Headline: Cold confusion??

Date: 11/15/2020

Body:   I was reading the following blog entry on Yahoo Finance, and it does ask some good questions about the possible vaccine devised by Pfizer.   It is a good story, and I encourage you to invest 2-3 minutes to read it.


So, out of curiosity on a slow Sunday, I went to the Pfizer stock chart, and it does appear that the trend is upward.   And, if the vaccine is approved, and distribution issues are conquered (they have some very intelligent employees, I think there’s hope) the stock price can’t help but rise.  Right??

Well, maybe.  Before you go putting money into Pfizer or any other biotech firm using similar logic, please stop and think at least thrice.  Specifically, there are additional problems concerning this vaccine.   For some good reasons (and some not-so-good) a lot of people are going to refuse to receive this vaccine.   So, even if these distribution issues are effectively licked (sorry, poor word choice) they still have a massive “human factors” issue set to tackle.  Once again, they might do this successfully too, but it’s not guaranteed.

More generally, I am reminded of the Gold Rush in the middle of the 19th century.    The oft-repeated phrase is, “Go West, Young Man,” and the advice was offered because there seemed a plethora of opportunity that many people could take advantage of.  Then, there came the advice to not prospect for gold yourself: Instead, open a shop that sells picks, shovels and clothing appropriate to the harsh gold-mining conditions, and THEN you’ll make the REAL money. (People like Levi Strauss took this to heart, and their brands remain even today.) All well-meant advice, to be sure.  Still, thousands of men returned home empty-handed, but for the Bankruptcy notices received from banks.

I am also reminded of another job posting I currently had.   I was a Budget Analyst for a local municipal government, and I had a boss, call him Dwight.    Dwight had a favorite saying, “Ask the NEXT question.”   What he meant by this is, once you ask the Roads Department how much a “high flow milling head” is going to cost, you have to ask them what the new investment will allow them to do.  When considering stock investing, I encourage you to always ask the next question.  In the case of vaccines, you might ask a few questions:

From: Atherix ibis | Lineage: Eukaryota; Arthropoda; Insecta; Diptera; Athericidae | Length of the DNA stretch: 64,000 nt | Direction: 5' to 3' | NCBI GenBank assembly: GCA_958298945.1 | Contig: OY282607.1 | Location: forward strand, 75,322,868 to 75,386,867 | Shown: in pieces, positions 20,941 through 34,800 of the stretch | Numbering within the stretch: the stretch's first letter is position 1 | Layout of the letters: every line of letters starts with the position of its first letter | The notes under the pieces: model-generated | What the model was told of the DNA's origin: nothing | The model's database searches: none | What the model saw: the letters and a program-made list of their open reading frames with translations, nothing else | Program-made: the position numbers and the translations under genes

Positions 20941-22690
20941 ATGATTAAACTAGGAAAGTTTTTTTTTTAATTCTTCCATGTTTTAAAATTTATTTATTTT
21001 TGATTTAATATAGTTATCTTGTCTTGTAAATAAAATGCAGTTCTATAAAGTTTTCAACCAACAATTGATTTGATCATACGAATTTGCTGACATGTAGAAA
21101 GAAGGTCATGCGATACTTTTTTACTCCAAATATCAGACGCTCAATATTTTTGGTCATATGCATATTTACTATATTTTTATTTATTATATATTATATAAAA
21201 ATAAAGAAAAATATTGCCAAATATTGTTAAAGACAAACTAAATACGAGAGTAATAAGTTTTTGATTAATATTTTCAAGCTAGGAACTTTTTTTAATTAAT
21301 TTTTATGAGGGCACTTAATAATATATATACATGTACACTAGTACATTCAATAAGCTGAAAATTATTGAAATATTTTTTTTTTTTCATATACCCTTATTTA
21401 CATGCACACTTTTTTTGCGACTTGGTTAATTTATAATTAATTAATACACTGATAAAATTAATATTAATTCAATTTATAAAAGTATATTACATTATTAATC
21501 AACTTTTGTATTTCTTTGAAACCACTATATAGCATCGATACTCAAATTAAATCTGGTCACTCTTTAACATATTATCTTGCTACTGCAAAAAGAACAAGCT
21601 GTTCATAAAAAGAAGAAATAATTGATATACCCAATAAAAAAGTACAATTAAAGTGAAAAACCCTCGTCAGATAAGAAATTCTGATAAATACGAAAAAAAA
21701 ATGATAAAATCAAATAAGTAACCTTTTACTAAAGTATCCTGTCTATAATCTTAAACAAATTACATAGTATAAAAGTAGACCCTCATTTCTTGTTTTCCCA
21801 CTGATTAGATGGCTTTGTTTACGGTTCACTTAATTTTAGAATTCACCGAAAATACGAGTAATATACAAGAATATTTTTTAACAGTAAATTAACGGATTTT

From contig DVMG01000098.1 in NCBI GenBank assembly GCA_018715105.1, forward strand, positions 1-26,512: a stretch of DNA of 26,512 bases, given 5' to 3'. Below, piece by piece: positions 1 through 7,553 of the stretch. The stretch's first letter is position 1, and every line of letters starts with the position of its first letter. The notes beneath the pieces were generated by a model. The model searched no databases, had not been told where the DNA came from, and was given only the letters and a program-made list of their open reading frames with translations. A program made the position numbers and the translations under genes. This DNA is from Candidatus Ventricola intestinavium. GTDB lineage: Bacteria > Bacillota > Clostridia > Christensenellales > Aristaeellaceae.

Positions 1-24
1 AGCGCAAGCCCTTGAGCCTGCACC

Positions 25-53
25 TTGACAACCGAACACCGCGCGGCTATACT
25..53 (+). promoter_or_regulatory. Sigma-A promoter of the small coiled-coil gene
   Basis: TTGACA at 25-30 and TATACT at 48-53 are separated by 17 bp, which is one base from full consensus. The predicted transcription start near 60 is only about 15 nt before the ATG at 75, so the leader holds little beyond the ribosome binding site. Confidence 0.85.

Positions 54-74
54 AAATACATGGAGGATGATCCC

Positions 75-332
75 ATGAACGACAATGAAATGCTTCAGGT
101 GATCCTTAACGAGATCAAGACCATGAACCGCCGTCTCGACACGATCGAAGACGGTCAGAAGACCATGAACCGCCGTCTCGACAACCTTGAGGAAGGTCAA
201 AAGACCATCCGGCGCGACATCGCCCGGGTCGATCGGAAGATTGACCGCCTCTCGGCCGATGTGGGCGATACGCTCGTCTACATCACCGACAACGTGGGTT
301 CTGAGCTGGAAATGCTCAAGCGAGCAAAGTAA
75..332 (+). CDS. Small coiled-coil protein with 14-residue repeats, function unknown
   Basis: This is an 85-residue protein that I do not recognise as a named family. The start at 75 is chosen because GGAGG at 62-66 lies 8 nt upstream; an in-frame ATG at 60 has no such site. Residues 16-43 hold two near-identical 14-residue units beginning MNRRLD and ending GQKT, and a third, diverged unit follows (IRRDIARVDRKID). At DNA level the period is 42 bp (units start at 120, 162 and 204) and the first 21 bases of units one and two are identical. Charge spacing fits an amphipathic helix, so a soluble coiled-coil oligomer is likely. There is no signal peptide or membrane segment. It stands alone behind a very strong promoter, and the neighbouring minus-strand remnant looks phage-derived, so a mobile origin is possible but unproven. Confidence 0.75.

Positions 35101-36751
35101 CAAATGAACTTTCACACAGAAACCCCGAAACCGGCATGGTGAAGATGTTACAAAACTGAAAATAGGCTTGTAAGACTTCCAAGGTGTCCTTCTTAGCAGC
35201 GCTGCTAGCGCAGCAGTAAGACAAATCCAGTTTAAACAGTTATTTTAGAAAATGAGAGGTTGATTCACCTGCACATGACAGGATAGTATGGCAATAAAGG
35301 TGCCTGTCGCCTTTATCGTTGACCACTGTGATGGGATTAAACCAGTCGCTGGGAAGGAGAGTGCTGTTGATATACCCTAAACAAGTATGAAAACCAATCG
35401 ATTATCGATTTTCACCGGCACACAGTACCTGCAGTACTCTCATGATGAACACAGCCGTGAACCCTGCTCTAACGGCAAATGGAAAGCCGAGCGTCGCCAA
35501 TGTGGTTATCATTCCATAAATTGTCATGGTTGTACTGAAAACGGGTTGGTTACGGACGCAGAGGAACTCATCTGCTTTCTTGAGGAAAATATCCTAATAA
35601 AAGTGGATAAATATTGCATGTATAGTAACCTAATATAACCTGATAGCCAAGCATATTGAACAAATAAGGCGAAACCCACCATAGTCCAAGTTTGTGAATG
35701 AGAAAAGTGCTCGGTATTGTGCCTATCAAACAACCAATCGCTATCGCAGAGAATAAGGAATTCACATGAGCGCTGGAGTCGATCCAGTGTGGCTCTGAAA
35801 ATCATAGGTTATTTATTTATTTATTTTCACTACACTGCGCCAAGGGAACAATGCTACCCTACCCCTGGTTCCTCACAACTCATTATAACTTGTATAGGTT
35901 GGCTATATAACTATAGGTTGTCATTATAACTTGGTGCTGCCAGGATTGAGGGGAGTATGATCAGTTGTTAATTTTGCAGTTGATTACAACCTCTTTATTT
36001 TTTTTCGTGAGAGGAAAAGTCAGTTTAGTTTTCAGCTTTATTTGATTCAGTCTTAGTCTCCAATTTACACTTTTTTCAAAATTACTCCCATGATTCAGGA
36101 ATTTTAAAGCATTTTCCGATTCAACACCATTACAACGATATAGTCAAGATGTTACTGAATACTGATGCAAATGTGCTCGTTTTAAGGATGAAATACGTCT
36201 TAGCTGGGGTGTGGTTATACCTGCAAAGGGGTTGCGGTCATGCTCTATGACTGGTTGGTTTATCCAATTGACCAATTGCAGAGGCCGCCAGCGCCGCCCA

1.  Are there partners that might help with the logistical hurdles?  Maybe investing in these could make sense (or dollars?)
  2. Are there international partners who might be able to continue progress on vaccinations in another portion of the globe?  Maybe investing in these could make sense.

At the end of the day, chasing momentary movements in stock price, due to current events, can be as challenging and dangerous, as it can be an interesting intellectual exercise.  As long as you have your other bases covered (e.g. day-to-day expenses, saving for retirement) this could be an exciting thing to watch.  But, as mentioned before, perfect crystal orbs that perfectly predict the future do not exist.  If you decide to gamble like this, be sure to do your research and be realistic about taxes and trading costs.

Given that most people have put vacations on hold, and held other plans in abeyance, there are a lot of people sitting on money.   They rightly ask, “So, what SHOULD I invest in, Drew?”   This question is worthy of a lot of thought, but it boils down to 2 things: Time Horizon and Stage of Development.  If you want to invest your money, but know that in 1-2 years, you’ll need the money, my advice would be one thing.  But, if you have 15-20 years before you need that pot of money, my advice might be very different.  Stage of Development is an interesting attribute because it has nothing to do with age.  A 66-year-old might be trying out a new career, and they would be at an early stage of development.  In all stages, I like the advice “Invest in what you know.”  So, early on, think about investing in education and experiences to help burnish your credentials or earn new ones.   Later in development, consider investments within sectors you have experience inside of.

At the end of the day, it’s your Life.  Be sure to tell a good tale.

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